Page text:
If you have the time and patience to reach the end content, then you'll be rewarded with a unique story experience.

User Rating: 8.4 | Final Fantasy XI PC
Though the market is already saturated with massively multiplayer games, Final Fantasy 11 has managed to distinguish itself through a tough love process…extremely tough love. Despite incredible curves kicking the average player in the teeth, the juice is worth the squeeze, so to speak.
The story distinguishes itself straight off the bat, giving the player an amazing CGI cut scene introducing the player to the plight facing Vanadiel; the beastmen invasion. Its now some time after the initial war, and the main countries, Bastok, Windurst, and San Doria are in a cold war. Fighting for influence in the many areas of the games, this translates to where you can set a respawn point when you die, as well as the ability to take part in your nations conquest. This takes place in completing missions and killing monsters, which give you conquest points to spend on items from your nation. Though you start in one nation, you can move to another at any time you please, increasing the content.
The gameplay has many conventional formulas that work, but 11 adds some twists of its own. At any point, you can change your job on your character. Don’t like fighting as a warrior? Switch to a white mage, or try a monk. This cures the ailment that most mmo’s suffer, in that when you max your character, you’ve only got end game content, but with Final Fantasy, you move on to the next job. It’s a pretty cool convention, and it removes the necessity for creating multiple characters.
The story is the greatest aspect of this game, as the missions you partake in actually make you a part of the story rather than just an observer. It’s engrossing to see story unfold around your character, and the missions as well as the cut scenes are varied and entertaining.
In addition to English players on the servers, Japanese players compose a great deal of the population as well. In order to bridge the language barrier, Square has designed one of the most effective auto translators that make partying with other players a snap. Simply type a segment of what you want to say like congr, press tab, and pick Congratulations from the list. It’s brilliant, simple, and quick, and in the heat of battle works extremely well.
The elements that distinguish this game and keep the fan base coming back for more had better be good though, as this game is unbelievably brutal to anybody who doesn’t have 3 hours to spare for a gaming session. Passed level 10, you need a party, and a party is going to take anywhere from 5 minutes to an hour depending on your class. Generally damage-dealing classes take the longest, and healers take the least amount of time. Making your own party is probably going to take you as much time, as if your party doesn’t have the right composition, it’s nearly impossible to effectively grind, and that’s exactly what it is.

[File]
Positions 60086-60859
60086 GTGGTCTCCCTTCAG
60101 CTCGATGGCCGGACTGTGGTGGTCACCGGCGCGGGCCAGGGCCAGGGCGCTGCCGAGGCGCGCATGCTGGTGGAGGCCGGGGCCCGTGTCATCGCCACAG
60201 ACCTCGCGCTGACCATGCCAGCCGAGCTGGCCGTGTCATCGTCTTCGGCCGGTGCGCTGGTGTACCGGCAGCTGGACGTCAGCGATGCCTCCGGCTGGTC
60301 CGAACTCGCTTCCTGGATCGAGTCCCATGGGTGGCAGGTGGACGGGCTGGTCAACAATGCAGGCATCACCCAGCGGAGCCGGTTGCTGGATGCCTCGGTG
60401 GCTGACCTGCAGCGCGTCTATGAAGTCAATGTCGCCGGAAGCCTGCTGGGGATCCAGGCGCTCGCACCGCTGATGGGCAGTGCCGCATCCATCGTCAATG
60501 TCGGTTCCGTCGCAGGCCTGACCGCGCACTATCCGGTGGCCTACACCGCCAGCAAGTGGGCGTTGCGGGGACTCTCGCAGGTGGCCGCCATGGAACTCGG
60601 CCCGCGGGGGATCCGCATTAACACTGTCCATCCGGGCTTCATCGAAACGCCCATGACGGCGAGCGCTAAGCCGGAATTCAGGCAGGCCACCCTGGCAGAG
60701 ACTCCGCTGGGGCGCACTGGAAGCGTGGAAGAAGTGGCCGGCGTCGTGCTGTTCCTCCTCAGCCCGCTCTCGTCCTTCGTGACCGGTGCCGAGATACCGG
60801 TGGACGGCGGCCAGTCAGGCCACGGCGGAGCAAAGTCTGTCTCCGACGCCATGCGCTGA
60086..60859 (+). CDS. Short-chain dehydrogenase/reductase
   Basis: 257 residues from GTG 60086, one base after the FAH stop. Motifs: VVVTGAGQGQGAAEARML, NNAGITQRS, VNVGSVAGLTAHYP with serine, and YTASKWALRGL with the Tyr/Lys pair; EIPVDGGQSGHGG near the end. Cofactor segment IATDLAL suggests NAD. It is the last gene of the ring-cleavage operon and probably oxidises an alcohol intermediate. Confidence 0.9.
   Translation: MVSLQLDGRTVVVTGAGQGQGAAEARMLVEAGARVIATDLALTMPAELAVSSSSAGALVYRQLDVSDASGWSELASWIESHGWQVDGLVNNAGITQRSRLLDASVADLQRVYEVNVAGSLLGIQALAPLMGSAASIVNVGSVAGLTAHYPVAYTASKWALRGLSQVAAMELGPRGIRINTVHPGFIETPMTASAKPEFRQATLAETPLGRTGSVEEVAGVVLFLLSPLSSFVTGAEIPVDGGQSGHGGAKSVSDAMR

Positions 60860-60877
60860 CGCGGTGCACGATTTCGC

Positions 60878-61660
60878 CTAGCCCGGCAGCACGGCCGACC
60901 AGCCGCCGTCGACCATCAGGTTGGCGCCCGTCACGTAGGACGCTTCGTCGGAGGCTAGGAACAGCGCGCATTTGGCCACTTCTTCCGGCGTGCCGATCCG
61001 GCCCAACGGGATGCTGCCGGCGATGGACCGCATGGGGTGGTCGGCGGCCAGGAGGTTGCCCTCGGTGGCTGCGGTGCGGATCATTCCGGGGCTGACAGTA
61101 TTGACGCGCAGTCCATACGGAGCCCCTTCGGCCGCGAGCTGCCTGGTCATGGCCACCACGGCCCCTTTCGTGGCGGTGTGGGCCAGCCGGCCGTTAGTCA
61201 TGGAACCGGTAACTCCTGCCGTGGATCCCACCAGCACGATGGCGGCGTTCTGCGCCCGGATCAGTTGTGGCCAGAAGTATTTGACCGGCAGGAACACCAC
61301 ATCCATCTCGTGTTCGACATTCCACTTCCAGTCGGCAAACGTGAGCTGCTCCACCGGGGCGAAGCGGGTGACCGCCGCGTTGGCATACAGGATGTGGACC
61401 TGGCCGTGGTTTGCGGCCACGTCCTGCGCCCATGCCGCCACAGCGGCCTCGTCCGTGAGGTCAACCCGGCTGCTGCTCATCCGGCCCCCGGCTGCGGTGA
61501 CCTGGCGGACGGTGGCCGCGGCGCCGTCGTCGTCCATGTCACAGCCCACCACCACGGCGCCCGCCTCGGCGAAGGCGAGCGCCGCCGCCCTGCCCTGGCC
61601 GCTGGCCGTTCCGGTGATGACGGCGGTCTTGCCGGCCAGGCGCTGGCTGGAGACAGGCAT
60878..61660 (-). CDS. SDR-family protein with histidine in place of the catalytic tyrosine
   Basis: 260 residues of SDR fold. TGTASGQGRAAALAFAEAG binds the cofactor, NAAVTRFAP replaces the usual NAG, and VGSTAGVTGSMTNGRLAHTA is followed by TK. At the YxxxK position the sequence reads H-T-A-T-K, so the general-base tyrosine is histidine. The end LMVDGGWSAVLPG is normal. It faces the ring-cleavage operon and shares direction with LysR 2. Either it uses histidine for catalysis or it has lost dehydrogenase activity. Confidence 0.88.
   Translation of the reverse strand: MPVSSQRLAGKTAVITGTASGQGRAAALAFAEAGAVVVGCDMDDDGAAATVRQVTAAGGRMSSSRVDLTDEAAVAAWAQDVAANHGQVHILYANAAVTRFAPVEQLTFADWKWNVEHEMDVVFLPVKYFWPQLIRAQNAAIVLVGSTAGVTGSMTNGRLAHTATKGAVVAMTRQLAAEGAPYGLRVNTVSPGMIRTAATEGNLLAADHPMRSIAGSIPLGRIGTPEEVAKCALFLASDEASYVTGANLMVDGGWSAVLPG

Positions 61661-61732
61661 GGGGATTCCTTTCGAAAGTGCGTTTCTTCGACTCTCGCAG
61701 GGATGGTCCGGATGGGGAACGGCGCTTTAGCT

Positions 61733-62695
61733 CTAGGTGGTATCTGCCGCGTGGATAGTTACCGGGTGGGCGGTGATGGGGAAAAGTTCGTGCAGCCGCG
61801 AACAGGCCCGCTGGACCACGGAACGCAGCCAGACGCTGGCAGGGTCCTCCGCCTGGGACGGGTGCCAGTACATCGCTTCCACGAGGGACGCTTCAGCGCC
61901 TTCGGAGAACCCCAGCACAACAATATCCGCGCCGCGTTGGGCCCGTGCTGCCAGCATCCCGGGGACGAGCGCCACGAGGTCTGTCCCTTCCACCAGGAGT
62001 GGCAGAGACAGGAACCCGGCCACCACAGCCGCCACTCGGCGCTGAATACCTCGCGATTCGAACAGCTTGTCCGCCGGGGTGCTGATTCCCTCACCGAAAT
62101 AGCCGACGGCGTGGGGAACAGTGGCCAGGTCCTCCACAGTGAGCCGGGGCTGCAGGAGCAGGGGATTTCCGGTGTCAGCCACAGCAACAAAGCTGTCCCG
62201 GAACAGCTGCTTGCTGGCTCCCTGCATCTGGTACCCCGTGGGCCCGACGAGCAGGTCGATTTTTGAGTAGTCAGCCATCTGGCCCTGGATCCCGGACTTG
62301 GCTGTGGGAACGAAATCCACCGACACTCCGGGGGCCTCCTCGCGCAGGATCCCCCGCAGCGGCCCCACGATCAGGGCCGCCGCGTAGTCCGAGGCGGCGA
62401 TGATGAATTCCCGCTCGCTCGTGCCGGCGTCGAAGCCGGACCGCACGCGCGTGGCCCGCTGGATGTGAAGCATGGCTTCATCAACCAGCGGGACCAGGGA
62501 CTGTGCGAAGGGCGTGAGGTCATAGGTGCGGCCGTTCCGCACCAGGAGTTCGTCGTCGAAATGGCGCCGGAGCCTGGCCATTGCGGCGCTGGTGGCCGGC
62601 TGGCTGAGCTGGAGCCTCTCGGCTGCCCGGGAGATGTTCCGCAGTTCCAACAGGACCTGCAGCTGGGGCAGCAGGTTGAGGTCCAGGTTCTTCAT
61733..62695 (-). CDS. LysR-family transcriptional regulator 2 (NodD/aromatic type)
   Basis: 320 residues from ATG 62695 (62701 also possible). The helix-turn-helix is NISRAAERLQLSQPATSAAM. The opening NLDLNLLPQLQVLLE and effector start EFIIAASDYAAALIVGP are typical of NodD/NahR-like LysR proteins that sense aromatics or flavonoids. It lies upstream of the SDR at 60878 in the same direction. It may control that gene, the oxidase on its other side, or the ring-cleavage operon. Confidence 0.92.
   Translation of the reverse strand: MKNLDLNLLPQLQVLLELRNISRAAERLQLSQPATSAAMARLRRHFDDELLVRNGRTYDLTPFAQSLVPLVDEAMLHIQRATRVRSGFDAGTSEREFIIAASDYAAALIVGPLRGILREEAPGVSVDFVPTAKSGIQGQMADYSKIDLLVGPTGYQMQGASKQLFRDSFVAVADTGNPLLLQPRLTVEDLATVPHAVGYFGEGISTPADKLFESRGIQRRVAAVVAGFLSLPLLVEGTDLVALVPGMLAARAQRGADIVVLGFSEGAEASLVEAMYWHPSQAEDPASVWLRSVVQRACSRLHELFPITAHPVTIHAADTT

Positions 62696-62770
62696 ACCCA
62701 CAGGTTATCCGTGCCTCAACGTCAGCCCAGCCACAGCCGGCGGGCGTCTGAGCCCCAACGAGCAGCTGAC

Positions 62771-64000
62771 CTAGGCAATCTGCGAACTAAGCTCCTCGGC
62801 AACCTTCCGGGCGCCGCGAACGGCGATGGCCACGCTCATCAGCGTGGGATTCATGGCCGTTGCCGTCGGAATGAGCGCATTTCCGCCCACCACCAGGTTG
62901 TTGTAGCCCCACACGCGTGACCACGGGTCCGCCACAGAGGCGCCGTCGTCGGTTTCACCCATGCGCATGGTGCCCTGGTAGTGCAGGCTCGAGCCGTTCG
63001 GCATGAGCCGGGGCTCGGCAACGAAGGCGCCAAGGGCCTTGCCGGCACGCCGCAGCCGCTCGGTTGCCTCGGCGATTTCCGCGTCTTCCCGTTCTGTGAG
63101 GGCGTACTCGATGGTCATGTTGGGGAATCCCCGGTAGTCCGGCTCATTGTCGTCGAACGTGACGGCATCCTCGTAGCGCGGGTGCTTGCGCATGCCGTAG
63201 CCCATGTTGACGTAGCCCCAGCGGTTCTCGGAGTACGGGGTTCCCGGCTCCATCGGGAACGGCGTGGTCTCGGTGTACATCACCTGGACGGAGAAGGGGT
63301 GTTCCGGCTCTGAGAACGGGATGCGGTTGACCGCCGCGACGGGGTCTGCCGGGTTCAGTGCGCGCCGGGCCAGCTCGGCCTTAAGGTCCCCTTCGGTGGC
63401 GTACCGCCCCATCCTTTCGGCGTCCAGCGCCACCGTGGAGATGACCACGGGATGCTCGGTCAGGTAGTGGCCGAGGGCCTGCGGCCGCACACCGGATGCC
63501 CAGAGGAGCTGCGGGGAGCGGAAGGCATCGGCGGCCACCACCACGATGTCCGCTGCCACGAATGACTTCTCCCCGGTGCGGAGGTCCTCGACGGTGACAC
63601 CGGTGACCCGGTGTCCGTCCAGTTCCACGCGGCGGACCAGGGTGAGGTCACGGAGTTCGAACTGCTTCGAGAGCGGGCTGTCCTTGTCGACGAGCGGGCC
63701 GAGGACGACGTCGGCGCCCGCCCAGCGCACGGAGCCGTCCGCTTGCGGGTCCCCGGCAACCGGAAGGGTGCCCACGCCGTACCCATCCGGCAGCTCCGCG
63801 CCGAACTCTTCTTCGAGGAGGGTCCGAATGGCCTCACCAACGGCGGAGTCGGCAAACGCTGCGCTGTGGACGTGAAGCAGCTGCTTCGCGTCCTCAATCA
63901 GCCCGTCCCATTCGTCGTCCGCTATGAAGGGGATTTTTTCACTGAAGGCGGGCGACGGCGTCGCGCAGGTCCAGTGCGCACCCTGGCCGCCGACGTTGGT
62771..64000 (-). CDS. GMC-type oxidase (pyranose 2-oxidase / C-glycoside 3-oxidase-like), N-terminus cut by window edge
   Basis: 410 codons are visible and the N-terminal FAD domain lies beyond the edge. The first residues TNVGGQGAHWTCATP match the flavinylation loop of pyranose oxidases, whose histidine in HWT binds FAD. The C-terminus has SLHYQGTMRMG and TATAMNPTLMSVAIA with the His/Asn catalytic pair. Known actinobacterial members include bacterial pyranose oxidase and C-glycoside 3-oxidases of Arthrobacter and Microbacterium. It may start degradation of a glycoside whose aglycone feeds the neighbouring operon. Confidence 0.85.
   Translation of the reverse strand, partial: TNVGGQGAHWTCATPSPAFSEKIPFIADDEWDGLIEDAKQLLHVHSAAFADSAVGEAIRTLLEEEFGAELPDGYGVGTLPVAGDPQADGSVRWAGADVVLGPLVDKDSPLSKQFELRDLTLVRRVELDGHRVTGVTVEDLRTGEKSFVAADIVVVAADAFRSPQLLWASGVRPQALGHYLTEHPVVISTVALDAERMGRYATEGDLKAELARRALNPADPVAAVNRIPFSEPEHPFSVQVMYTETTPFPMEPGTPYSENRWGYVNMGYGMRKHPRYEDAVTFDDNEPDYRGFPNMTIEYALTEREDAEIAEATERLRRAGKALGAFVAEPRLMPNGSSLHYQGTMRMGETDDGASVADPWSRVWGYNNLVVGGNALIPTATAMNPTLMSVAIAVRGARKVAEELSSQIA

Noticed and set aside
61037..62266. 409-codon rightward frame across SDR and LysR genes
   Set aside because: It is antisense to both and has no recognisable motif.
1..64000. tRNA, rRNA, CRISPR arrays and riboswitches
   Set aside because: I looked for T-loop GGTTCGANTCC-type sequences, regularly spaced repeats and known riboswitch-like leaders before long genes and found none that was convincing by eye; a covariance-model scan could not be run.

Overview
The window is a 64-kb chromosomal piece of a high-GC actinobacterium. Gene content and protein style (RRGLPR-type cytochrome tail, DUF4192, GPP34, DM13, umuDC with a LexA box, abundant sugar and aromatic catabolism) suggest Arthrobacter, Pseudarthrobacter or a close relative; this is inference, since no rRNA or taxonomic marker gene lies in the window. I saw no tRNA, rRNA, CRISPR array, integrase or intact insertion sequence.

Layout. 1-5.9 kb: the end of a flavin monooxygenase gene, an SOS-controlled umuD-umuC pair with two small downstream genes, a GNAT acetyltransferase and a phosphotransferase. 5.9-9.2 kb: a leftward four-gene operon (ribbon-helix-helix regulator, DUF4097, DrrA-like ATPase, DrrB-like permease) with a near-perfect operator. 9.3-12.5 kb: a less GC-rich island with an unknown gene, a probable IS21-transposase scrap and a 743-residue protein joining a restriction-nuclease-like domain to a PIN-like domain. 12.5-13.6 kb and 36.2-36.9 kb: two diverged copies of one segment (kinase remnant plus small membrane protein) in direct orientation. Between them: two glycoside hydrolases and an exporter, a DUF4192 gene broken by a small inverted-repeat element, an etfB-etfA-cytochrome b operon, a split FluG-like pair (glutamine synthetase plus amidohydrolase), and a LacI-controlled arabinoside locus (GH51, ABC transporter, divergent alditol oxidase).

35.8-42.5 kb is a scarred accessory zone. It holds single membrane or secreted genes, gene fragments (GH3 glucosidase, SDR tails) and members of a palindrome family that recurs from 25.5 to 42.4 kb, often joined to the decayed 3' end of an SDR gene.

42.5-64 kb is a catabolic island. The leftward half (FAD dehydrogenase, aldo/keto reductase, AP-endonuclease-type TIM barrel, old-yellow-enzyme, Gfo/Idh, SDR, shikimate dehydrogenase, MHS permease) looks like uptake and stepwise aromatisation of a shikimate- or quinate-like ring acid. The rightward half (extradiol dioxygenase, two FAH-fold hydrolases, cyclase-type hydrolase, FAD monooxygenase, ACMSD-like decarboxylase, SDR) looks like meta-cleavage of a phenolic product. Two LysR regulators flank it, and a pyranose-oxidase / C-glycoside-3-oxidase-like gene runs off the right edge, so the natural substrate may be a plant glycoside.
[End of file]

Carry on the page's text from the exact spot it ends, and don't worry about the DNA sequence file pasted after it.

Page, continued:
Money is extremely difficult to accumulate at lower levels, as very few monsters drop money. The main method of making money is farming items dropped by monsters, such as ores or leathers. These items are in turn taken to the auction house and sold for whatever you can get for it. The system is well implemented, but for someone starting out, the process is difficult and tedious. As a mage, I found buying all of my spells impossible due to the limited amount of money I had.
Traveling is also an extremely tedious process, as getting from one place to another can take up to a half hour with a teleport from a high level friend or an expensive chocobo to help out. This problem is compounded by the limited inventory space for your character, which forces you to take trips to go sell your items and run all the way back.
The game has an amazingly deep and complex crafting system, which gives the players the ability to make almost every item in the game with components found throughout the world. The skills range from the simple fishing, all the way to goldsmithing, which allows you to translate worthless ores into valuable items. The problem is that so much time, money, and know how are required that it becomes almost impossible to level your skill without a guide.
The graphics for a four-year-old game designed for the Playstation 2 are fantastic. The models are crisp, the animations are fluid, and casting a simple and mundane spell like cure still looks great. The monsters are treated to the same effort, with lizards, bats, cats, and wombats all looking great, even after you smash their face in. The environments are incredibly detailed, with environmental and day-night effects altering the look as well as the bestiary.
The sound is awesome, with the musical score highlighting the whole experience. Fighting even a wee beastie treats you to an epic score, which places the backdrop for killing a sprout. On a personal note, this is one of the few games where I haven’t turned off the music and sound effects because they’re enjoyable long after you’ve heard them for the thousandth time. There’s no voice acting in the game during the story scenes, but there really doesn’t have to be.
This game is a terrible choice if you’re not looking for a serious investment of time, but if you’re willing to put up with the incredible curves require to participate in the content, you’ll be rewarded with one of the greatest experiences found online that’s only getting better.